1 Institute of Experimental Medicine; St Petersburg, Russia
2 Saint Petersburg State University, St Petersburg, Russia
The H5N1 avian influenza was first recognized in humans in Hong Kong 20 years ago. Current enzootic spread of highly pathogenic H5N1 virus among wild and domestic poultry and a number of severe human respiratory diseases caused by this pathogen have stimulated necessity of development of potentially pandemic influenza vaccines.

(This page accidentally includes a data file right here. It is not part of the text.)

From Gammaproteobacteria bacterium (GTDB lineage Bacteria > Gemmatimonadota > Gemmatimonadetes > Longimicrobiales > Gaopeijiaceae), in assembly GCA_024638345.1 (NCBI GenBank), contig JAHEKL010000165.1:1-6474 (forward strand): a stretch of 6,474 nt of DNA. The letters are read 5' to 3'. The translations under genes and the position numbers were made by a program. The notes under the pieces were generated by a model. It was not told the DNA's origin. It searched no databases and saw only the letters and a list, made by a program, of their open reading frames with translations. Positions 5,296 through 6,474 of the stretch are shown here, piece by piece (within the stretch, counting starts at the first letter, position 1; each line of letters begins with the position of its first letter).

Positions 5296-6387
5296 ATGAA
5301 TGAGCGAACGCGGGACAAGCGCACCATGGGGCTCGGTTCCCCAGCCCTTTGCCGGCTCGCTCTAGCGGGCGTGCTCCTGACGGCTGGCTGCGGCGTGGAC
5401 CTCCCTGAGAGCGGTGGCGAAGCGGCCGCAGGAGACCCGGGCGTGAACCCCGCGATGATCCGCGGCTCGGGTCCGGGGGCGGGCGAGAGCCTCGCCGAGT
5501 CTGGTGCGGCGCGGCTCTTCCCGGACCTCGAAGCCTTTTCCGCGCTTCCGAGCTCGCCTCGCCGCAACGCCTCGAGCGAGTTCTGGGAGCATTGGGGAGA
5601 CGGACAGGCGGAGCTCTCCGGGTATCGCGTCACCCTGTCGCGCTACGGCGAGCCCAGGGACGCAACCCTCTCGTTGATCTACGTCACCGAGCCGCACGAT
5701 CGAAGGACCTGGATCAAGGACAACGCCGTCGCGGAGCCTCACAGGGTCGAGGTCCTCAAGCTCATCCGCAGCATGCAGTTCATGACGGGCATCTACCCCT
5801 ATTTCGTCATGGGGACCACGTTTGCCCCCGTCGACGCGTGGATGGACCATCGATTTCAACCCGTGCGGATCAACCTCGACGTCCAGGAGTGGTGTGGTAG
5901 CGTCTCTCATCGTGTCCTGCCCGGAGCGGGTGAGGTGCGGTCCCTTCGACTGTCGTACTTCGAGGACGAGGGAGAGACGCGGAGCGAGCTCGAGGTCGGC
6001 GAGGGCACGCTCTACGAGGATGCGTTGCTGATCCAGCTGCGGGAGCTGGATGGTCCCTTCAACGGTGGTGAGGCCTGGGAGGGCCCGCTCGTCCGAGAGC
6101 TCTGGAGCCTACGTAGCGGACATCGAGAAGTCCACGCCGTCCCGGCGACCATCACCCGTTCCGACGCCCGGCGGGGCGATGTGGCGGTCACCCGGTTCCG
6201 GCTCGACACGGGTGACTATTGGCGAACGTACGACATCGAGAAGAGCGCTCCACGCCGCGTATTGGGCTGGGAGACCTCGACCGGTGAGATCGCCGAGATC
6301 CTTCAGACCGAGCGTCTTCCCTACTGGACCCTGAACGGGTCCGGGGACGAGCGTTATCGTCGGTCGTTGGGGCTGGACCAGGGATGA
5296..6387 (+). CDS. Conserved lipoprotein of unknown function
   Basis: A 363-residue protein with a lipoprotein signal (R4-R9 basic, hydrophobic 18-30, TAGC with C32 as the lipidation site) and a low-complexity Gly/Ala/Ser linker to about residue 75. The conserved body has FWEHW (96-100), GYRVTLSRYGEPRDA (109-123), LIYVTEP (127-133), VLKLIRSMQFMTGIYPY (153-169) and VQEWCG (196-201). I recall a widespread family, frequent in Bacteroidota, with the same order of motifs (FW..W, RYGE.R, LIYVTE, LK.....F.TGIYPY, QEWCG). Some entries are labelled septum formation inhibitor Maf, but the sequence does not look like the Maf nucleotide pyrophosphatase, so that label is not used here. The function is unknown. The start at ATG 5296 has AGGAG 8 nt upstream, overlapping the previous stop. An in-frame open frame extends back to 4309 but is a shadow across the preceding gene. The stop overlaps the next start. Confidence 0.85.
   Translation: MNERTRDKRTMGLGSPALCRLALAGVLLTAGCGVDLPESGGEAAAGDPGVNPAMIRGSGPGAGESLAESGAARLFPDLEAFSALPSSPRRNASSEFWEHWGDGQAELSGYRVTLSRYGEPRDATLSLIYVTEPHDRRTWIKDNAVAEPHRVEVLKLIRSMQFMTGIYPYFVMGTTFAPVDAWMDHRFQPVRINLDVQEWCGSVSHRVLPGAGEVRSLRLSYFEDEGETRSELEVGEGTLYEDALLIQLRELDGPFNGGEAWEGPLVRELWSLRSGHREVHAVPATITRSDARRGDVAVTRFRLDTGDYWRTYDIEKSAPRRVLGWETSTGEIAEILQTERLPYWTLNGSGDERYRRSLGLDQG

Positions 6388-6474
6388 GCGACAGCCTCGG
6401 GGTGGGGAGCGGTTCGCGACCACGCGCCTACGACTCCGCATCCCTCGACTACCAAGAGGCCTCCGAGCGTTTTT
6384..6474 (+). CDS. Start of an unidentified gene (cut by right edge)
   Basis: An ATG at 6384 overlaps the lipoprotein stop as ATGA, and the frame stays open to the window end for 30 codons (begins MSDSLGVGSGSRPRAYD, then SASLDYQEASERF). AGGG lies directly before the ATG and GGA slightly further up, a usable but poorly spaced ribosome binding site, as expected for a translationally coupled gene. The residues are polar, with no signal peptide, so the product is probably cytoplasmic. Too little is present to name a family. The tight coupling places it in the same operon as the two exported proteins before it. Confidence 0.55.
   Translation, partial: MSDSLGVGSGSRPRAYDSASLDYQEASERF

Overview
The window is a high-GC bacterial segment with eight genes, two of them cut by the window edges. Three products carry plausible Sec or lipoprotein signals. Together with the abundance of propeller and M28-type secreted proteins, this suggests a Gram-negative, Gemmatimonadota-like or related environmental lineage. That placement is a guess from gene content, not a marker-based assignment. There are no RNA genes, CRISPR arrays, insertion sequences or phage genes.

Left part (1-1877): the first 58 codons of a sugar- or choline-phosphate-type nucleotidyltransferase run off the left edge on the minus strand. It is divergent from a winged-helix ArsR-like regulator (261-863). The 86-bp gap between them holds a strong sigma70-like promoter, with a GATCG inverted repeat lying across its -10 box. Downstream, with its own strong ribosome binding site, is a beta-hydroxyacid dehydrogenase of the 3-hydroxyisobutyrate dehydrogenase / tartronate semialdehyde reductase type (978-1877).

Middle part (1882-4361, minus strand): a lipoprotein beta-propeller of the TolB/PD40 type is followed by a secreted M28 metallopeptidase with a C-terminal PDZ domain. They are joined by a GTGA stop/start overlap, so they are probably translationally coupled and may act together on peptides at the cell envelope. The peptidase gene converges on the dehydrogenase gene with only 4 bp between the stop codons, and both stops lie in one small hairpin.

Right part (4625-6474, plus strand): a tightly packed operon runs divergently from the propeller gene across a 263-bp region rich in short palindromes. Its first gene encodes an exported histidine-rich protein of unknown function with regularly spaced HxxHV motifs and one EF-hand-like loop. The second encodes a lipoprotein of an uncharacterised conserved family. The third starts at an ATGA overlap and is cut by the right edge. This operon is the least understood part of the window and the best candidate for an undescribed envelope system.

In the past few years, significant research was conducted on how to prevent H5N1 influenza. Live, attenuated cold–adapted reassortant influenza vaccine (LAIV) is considered as one of the most promising candidates for pandemic and prepandemic vaccines. LAIV has proven to be safe and efficacious; pandemic LAIV might be more effective than inactivated vaccine in providing broader immune response.
This review covers development of LAIVs against potential avian “pandemic” H5N1 subtype based on cold–adapted A/Leningrad/134/17/57 (H2N2) master donor virus backbone, and their preclinical and clinical studies.
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